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I will admit I am reluctant to try new things, I know I know...wrong line of work.  Last weekend I set out with my mom (parentals were in town) and two friends to begin home-made batiking.  The adventure started out earlier than expected with our driver having his own adventure getting to the location.  Apparently in Ghana the second overpass after the junction actually means the third.  It was nice to be out with our Ghanaian driver, who pulled over and chatted for 10 minutes with Ghanaians on the street about how to locate Esther's house.


Photo Credit: Jennifer Yost



For those of you like me who didn't know, batiking is a process for coloring cloth using wax (melted paraffin) to block the dye from some parts of the cloth. It is popular in Southeast Asia and Africa. We saw a lot of Batik in Indonesia, but it feels and looks different than African Batik.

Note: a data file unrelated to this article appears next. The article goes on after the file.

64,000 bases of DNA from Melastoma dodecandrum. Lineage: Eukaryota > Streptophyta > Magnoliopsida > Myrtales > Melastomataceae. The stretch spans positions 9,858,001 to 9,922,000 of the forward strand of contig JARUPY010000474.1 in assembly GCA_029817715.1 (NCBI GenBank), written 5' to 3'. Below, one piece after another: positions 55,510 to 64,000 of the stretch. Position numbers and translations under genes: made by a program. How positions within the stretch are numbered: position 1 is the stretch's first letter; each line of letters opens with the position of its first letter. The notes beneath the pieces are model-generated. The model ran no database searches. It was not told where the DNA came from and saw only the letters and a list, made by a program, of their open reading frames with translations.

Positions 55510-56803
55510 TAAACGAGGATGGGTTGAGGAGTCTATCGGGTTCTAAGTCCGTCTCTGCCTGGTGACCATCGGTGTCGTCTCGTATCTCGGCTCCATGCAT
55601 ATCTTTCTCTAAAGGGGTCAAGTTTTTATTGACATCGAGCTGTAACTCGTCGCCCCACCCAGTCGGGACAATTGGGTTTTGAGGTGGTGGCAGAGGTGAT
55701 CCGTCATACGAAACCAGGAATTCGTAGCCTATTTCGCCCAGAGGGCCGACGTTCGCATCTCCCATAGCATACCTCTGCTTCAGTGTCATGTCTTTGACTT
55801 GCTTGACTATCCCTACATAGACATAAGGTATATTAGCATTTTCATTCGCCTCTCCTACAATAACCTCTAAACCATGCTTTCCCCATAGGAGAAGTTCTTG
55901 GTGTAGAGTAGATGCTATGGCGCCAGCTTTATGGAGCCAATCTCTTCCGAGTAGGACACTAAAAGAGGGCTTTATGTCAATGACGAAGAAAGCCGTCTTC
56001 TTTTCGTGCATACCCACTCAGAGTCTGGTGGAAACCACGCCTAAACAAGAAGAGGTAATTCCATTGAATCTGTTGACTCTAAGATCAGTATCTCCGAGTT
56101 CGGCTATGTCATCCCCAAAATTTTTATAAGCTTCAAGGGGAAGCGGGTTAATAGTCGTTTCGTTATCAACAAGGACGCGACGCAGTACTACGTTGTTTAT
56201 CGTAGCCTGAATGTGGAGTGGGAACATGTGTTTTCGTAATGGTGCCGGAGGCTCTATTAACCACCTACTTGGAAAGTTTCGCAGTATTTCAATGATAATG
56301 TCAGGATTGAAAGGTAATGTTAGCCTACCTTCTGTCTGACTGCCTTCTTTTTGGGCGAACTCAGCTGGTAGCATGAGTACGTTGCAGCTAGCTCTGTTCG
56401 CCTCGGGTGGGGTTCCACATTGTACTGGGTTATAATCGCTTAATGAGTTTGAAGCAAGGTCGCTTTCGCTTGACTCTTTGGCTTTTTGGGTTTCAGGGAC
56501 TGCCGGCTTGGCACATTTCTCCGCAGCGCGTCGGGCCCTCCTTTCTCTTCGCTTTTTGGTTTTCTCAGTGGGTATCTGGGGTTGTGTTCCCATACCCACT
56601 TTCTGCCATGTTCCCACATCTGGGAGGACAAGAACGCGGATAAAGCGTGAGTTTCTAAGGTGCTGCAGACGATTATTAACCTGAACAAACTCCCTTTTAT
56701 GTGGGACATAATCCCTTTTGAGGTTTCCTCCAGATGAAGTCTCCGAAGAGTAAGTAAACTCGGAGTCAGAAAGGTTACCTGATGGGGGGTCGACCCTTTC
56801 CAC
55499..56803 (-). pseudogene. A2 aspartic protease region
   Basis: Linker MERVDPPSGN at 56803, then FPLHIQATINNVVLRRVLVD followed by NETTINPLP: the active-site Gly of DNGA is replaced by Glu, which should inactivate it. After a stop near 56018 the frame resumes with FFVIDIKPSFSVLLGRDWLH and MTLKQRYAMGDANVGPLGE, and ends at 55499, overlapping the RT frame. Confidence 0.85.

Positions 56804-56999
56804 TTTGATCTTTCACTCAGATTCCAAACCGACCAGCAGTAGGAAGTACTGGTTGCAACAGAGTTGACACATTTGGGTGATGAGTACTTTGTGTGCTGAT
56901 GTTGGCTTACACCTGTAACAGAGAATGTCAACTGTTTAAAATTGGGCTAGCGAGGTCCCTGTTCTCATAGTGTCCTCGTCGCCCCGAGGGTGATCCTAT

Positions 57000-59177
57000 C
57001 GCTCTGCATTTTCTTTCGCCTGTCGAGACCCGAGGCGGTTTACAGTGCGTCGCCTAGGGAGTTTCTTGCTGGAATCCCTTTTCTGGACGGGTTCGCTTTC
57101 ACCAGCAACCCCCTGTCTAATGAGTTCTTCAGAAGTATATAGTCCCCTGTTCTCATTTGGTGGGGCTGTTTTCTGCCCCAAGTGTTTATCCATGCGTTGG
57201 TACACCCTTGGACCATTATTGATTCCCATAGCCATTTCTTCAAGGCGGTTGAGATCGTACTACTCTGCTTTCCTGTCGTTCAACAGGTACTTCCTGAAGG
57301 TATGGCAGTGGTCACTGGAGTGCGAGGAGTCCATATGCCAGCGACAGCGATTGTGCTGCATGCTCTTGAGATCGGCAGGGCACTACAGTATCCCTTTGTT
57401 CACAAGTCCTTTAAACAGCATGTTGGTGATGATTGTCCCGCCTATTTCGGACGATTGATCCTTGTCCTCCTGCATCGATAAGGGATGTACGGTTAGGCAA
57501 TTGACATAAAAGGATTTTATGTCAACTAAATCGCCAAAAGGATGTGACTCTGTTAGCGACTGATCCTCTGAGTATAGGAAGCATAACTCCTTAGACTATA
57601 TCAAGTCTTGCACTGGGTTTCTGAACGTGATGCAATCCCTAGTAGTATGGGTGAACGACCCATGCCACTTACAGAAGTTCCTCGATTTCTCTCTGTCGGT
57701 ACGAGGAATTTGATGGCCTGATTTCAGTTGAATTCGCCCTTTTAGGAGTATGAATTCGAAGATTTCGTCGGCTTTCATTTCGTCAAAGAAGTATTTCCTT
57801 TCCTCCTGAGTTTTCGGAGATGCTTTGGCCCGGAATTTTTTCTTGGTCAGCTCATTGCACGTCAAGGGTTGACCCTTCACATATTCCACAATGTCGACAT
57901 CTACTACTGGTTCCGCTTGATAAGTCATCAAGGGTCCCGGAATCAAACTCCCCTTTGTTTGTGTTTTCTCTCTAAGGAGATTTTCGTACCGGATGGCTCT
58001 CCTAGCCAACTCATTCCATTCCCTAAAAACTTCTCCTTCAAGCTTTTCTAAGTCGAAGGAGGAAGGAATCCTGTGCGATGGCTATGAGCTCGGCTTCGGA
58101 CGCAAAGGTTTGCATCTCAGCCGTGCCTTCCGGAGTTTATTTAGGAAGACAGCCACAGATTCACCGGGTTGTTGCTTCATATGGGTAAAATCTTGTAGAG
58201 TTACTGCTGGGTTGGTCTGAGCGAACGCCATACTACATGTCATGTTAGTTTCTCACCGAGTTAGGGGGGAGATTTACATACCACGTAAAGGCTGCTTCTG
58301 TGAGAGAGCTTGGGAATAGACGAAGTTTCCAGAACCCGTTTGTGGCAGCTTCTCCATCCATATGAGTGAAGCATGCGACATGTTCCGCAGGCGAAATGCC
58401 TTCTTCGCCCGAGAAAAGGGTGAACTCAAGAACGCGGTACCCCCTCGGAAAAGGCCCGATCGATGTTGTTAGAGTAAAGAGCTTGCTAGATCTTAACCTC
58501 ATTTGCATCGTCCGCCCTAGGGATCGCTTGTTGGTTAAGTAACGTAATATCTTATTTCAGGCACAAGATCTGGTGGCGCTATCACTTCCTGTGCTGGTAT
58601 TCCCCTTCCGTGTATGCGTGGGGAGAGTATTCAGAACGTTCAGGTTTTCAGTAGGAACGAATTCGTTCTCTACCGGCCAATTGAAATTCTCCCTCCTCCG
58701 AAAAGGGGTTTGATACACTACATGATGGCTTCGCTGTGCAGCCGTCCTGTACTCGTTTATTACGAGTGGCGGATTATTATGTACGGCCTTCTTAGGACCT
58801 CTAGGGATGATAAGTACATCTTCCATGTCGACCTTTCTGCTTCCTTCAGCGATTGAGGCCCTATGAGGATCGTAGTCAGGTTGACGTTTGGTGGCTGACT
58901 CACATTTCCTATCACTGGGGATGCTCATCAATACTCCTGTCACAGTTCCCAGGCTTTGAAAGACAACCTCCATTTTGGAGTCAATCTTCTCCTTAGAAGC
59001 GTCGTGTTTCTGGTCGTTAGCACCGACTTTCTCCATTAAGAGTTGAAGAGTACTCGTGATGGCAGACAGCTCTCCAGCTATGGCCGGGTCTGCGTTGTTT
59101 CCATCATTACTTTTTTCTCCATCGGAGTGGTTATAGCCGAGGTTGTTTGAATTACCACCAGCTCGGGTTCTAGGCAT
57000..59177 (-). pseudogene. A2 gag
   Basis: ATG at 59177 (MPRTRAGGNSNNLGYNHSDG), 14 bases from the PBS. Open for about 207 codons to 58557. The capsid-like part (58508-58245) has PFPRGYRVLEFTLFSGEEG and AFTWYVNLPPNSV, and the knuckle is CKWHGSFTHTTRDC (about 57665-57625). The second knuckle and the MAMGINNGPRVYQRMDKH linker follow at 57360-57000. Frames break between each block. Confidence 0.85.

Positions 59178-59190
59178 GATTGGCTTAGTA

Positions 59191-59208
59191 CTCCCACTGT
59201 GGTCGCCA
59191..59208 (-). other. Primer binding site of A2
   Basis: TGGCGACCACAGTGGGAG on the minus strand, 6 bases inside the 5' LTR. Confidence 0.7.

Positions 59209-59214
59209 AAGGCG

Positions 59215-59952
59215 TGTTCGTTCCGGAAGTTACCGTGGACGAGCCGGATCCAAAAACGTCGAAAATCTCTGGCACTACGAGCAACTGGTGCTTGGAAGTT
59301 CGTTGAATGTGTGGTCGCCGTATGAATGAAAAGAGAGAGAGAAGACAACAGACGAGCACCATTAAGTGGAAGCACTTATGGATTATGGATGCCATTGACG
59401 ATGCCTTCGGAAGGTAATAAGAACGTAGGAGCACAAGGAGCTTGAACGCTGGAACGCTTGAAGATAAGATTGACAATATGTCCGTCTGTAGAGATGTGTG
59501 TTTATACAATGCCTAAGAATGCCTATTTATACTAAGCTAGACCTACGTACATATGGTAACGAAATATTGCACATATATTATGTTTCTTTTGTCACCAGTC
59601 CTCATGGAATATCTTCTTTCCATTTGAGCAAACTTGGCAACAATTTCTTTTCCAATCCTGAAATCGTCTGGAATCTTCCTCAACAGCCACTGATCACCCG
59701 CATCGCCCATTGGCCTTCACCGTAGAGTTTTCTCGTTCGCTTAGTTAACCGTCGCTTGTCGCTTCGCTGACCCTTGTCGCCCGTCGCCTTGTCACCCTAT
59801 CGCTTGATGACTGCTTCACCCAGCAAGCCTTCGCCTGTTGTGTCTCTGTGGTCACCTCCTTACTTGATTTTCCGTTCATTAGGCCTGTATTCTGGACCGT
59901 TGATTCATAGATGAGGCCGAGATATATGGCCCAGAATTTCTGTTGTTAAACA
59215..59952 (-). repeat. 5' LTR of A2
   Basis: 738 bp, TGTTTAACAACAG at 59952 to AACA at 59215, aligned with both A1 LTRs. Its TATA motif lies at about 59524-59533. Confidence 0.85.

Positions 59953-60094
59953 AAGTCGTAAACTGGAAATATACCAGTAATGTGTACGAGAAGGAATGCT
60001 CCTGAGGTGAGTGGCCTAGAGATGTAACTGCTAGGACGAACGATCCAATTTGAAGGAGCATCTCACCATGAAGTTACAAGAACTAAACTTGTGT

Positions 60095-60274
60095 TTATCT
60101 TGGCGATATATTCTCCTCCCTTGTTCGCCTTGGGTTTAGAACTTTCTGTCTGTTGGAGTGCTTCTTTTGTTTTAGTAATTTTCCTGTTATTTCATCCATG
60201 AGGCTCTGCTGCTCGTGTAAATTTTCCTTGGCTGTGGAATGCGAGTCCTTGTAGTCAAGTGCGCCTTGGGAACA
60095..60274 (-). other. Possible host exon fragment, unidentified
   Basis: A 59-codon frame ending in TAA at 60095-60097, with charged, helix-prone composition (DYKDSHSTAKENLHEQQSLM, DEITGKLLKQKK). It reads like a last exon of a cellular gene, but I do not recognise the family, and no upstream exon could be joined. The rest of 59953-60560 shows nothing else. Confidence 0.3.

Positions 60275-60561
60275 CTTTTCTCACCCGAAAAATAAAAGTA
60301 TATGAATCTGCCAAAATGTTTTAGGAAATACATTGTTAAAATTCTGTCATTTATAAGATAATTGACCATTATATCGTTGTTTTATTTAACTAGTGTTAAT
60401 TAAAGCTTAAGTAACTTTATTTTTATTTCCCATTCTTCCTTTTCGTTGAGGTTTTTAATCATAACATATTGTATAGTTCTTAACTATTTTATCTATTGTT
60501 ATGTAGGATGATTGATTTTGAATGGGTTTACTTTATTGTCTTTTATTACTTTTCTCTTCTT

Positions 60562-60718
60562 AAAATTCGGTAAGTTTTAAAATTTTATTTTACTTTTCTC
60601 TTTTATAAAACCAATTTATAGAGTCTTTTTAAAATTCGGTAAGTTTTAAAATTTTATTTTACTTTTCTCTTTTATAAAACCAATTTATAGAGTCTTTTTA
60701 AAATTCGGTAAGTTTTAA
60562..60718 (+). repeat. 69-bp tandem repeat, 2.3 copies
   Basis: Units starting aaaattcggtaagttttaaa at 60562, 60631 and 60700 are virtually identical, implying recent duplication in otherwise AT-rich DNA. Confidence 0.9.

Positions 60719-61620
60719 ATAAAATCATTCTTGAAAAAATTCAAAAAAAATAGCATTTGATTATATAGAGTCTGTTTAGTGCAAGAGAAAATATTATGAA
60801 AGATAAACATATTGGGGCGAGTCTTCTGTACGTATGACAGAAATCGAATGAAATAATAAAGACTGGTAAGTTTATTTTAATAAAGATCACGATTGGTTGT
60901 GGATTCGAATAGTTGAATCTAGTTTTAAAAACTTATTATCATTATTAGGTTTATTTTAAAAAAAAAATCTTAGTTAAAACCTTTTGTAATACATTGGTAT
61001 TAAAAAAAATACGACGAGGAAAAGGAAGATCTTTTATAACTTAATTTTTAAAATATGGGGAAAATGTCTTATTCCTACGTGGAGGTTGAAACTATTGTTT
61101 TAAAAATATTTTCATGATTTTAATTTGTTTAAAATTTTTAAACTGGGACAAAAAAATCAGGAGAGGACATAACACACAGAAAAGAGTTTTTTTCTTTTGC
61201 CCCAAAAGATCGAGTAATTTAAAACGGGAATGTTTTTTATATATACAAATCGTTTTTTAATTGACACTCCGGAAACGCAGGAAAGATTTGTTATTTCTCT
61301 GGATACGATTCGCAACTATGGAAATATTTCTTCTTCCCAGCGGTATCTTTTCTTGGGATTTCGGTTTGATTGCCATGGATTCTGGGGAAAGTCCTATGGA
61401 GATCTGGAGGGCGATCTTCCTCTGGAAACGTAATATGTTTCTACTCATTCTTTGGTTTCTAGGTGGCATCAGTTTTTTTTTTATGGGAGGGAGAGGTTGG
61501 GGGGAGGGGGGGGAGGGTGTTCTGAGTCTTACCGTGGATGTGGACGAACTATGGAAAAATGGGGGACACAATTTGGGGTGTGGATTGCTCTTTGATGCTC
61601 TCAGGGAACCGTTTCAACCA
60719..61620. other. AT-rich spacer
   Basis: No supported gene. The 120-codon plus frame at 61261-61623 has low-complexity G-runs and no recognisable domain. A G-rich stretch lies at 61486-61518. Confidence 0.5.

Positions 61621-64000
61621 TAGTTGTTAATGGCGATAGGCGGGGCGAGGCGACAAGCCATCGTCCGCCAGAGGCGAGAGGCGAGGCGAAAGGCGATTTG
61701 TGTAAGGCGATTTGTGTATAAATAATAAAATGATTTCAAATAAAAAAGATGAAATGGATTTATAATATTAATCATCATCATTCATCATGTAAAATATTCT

The Process: Wax is applied to parts of the material, at Esther's house we used pre-carved blocks of foam. The whole piece of fabric is dyed, dried, and boiled to remove the wax. Places where there was wax remain the original color, while the rest is the new color. In my case the fabric was white, but my friend experimented with different colors.


Photo Credit: Jennifer Yost

Photo Credit: Jennifer Yost


Photo Credit: Jennifer Yost
Batiking is labor intensive but produces uniquely colored fabrics and in my case "made with love." Or, in other words, full of mistakes. 


Photo Credit: Jennifer Yost
We learned a lot for the Ghanaian entrepreneurs who were teaching us. In addition to owning the batik workshop, they are creating a new line of soaps integrating neem oil and working in marketing.  I am constantly amazed by the spirit of Ghanaians.




In the end we had a great time.  My fabric, I hope will be used to make pillow cases for my son.  LJ's bed is full of elephants.  The end result is beautiful.







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